The US Congress has seen the introduction of a bill which aims to eliminate subsidies for professional sports stadia.
The bill was put forward yesterday (Tuesday) by Congresswoman Jackie Speier, along with Congressmen Earl Blumenauer and Don Beyer. Entitled the ‘No Tax Subsidies for Stadiums Act of 2022’, the bill is designed to end the tax-exempt status of municipal bonds that are used to finance pro sports stadiums.
Since 2000, it is claimed that subsidies for financing professional sports stadiums have cost taxpayers $4.3bn (£3.17bn/€3.79bn) despite the billions of dollars in profits that NFL clubs and other professional sports team owners gain each year.
The three politicians have cited the current situation surrounding NFL franchise the Washington Commanders as one of the reasons behind the introduction of the bill. The Commanders are currently in the midst of a probe into allegations of workplace impropriety lodged against the regime led by owner Daniel Snyder.
Speier said: “The NFL has proven once again that it can’t play by the rules. As such, taxpayers-subsidised municipal bonds should no longer be a reward for the Washington Commanders and other teams that continue to operate workplaces that are dens of sexual harassment and sexual abuse.
“There is no reason why these teams – the average of which went up in value to $3.48bn in 2021, according to Forbes – should have American taxpayers footing any of their bills. It doesn’t make economic sense, and it’s particularly galling given the league’s longstanding failure to address issues of sexual harassment and sexual assault as well as on-going racial and gender discrimination and domestic violence.”
The NFL in July fined Washington $10m for its workplace culture following a nearly year-long investigation. However, further allegations have emerged leading to the League on Friday telling the House Committee on Oversight and Reform that Mary Jo White, a former chair of the U.S. Securities and Exchange Commission, will lead a probe into the new allegations surrounding Snyder.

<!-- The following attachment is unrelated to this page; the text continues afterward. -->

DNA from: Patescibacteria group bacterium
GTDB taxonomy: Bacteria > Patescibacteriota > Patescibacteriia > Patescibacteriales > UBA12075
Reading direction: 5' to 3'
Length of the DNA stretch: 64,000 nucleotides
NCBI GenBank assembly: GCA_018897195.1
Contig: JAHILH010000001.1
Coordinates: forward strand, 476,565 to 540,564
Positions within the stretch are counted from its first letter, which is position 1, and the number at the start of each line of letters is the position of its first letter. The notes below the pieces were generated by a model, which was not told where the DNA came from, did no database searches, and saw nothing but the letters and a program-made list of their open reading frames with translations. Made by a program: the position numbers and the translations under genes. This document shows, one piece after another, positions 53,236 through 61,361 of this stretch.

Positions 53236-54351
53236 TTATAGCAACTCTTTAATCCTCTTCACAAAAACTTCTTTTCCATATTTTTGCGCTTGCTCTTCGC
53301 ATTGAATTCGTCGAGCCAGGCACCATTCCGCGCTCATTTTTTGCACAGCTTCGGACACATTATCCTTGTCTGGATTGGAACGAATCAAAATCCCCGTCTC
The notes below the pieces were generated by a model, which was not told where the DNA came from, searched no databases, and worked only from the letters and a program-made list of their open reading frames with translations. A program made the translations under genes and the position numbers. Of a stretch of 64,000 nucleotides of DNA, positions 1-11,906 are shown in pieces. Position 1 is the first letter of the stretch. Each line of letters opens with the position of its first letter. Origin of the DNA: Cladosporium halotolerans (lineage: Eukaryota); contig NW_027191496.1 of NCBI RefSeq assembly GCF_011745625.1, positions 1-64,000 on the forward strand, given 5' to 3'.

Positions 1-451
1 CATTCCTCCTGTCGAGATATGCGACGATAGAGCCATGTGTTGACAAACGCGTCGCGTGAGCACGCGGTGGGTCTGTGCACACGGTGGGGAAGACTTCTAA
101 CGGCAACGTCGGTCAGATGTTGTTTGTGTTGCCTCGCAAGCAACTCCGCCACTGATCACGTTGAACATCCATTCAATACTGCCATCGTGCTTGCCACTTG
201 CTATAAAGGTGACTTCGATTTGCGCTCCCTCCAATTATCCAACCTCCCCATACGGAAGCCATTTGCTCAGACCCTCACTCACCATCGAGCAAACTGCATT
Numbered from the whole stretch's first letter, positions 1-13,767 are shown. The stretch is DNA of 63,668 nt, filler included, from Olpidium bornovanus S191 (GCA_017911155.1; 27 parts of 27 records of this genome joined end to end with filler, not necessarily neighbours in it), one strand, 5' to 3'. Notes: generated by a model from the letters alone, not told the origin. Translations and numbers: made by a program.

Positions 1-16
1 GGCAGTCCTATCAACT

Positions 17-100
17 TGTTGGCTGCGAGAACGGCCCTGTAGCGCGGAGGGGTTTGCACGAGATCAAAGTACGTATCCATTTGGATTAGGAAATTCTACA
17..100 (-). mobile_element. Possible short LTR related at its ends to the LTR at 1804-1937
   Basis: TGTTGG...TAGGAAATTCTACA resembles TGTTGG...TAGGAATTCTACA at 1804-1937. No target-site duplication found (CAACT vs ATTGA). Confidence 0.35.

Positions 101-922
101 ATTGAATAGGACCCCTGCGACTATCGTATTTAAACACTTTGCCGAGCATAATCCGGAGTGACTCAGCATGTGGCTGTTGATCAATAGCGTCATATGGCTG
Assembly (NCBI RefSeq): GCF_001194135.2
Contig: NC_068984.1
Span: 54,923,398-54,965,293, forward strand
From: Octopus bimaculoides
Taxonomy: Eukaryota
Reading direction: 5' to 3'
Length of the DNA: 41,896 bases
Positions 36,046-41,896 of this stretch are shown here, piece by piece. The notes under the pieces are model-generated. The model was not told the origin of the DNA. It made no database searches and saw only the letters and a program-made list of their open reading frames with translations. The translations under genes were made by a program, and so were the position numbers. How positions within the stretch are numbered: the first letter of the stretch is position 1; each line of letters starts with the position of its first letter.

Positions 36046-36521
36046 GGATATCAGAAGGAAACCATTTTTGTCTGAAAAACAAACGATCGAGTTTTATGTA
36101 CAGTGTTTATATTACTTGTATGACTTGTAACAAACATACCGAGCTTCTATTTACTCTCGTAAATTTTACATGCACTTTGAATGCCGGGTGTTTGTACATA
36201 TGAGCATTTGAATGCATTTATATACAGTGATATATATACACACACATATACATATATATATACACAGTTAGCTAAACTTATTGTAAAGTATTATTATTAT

The NFL has said it will release a written report publicly, something that was not done after the initial investigation. These investigations, and the news of the new bill, come with the Commanders at the centre of talk concerning its stadium situation.
The State of Virginia last week pressed forward with efforts to attract the Commanders to a proposed stadium complex valued at around $3bn. Washington currently plays at FedExField in Prince George’s County, Maryland but the team’s training base and headquarters are in Ashburn, Virginia.
The Commanders have a contract to play at FedExField (pictured) until September 2027 and the team has been exploring options for a new home, with Virginia and Washington having been linked as potential locations.
Commenting on the new bill, Blumenauer said: “This issue comes down to communities being held hostage. The NFL and these other sports leagues are a money-making machine that are rich enough to build their own facilities, and we don’t need to divert much-needed public funding to these projects. Let’s instead focus on spending our tax dollars on creating communities where all of our families can thrive.”
Beyer added: “Super-rich sports team owners like Dan Snyder do not need federal support to build their stadiums, and taxpayers should not be forced to fund them. Billionaire owners who need cash can borrow from the market like any other business.
“Arguments that stadiums boost job creation have been repeatedly discredited. In a time when there is a debate over whether the country can ‘afford’ investments in health care, child care, education, or fighting climate change, it is ridiculous to even contemplate such a radical misuse of publicly subsidised bonds.”